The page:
Golfer Phil Mickelson was named in an insider trading complaint made on May 19 by the Securities And Exchange Commission (SEC).
The complaint was filed against two other individuals, a gambler named William Walters and former Dean Foods director Thomas Davis, who was with the company from 2008 to 2012.
The SEC says Walters received tips from his “long-time friend” Davis, who also gave him highly-confidential business information regarding Dean Foods, including sneak previews of at least six of the company’s quarterly earnings announcements. The complaint also says Davis provided Walters with an advance notice of the spin-off of Dean Foods’s profitable subsidiary, The WhiteWave Foods Company.
The SEC claims that Davis provided Walters with inside information that the former director obtained from investors—who had confidentially shared their plans to buy Darden Restaurant Inc. stock in 2013, aiming to push the company to make corporate changes.
With the help of inside tips, Walters traded Dean Foods and Darden securities, collecting illicit trading profits and saving a total of $40 million in loss, said the complaint.
The SEC says Walters helped Davis with his financial problems in exchange for the insider information.
The complaint says Walters called the professional golfer in 2012. Mickelson allegedly placed bets with Walter before and after July 2012 and owed Walters money. When Walters called Mickelson and urged him to trade Dean Foods stock, the golfer did so—the next day in three brokerage accounts he controlled, the SEC said.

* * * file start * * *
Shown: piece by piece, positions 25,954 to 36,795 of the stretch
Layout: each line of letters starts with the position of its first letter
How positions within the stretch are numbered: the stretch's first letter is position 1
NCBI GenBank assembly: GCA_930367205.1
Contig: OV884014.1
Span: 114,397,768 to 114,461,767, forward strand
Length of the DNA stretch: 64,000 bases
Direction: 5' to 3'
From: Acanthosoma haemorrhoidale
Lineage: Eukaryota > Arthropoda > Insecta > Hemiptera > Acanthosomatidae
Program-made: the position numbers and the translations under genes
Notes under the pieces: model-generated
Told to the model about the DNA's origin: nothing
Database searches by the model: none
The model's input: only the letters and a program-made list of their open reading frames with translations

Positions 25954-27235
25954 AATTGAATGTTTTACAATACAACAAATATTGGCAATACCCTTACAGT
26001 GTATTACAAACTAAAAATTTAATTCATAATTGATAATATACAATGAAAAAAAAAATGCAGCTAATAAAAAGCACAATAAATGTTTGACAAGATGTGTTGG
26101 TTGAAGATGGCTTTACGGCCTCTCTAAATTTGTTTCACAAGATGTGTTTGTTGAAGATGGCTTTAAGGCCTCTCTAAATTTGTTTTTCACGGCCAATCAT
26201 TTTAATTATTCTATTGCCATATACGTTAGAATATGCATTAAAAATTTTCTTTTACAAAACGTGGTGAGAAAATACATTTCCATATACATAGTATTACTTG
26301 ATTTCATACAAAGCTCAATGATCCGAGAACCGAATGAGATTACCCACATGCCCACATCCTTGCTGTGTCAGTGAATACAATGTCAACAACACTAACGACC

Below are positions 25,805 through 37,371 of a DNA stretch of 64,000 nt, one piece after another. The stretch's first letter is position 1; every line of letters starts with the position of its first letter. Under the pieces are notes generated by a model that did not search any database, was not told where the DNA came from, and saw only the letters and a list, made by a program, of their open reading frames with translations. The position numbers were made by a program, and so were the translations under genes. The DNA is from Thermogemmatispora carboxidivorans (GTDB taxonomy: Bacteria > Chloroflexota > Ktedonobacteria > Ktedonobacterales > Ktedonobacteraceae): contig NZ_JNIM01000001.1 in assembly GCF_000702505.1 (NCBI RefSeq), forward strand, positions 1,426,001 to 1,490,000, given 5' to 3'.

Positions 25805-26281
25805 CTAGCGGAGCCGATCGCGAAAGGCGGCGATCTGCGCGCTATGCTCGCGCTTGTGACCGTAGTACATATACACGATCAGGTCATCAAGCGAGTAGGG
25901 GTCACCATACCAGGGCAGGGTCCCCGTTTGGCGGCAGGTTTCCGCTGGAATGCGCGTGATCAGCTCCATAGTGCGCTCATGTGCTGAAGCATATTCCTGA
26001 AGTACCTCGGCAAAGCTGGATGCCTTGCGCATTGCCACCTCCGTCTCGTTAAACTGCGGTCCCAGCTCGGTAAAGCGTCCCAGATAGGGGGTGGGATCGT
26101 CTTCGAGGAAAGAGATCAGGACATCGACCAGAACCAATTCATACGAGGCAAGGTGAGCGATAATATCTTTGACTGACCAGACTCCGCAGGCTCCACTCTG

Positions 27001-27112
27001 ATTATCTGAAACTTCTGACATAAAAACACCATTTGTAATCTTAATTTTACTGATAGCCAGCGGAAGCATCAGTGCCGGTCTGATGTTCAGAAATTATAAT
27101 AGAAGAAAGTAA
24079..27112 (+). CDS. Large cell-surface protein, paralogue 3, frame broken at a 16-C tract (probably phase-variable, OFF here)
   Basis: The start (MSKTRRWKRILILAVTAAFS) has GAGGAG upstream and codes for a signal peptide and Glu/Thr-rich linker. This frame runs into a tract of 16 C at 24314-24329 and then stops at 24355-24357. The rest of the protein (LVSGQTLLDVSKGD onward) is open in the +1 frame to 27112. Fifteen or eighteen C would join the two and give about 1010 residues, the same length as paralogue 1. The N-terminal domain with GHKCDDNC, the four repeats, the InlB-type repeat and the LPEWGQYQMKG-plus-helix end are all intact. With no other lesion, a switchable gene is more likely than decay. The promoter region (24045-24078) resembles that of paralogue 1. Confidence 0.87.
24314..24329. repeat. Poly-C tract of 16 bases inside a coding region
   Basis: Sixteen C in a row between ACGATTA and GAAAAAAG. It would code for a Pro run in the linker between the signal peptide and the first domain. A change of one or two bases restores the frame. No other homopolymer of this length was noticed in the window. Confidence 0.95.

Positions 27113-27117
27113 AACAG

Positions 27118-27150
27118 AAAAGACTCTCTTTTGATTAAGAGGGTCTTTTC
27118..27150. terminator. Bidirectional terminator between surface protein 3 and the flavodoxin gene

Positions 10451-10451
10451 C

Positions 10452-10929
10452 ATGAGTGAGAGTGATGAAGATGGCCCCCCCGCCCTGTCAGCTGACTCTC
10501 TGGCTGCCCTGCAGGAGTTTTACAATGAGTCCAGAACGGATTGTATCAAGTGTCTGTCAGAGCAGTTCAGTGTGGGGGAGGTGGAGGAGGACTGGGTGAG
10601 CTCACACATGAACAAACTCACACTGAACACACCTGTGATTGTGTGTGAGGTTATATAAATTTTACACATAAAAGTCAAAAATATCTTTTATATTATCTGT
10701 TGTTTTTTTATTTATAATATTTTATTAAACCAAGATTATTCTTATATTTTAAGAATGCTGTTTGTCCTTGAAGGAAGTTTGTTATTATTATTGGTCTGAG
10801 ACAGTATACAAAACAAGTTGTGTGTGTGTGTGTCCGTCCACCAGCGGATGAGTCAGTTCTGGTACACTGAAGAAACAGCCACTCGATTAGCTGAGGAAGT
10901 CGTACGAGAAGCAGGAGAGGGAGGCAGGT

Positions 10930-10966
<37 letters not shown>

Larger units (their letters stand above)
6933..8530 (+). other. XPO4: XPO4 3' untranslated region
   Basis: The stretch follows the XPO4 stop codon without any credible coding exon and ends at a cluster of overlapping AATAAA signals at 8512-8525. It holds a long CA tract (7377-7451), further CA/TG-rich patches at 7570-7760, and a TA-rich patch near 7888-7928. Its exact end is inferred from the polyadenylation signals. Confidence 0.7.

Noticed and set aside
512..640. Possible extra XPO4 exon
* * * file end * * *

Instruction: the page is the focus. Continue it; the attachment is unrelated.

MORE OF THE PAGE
A week later, stock of Dean Foods increased to 40 percent after the announcements of the WhiteWave spin-off and reported strong second quarter 2012 earnings. Mickelson made $931,000 from the insider tips.
The complaint described Mickelson, 45, as a relief defendant, which means he is not accused of participating in insider trading.
Mickelson, who resides in Rancho Santa Fe, Calif., has had previous gambling and debt problems.
He was inducted into the World Golf Hall of Fame in 2011.
Mickelson’s management group said in a statement the golfer felt “vindicated” because the SEC did not charge him with violating securities laws.
“At the same time, however, Phil has no desire to benefit from any transaction that the SEC sees as questionable,” it said, according to the Associated Press.
“Accordingly, he has entered into an agreement with the SEC under which he will return all the money he made on that 2012 investment,” added the statement.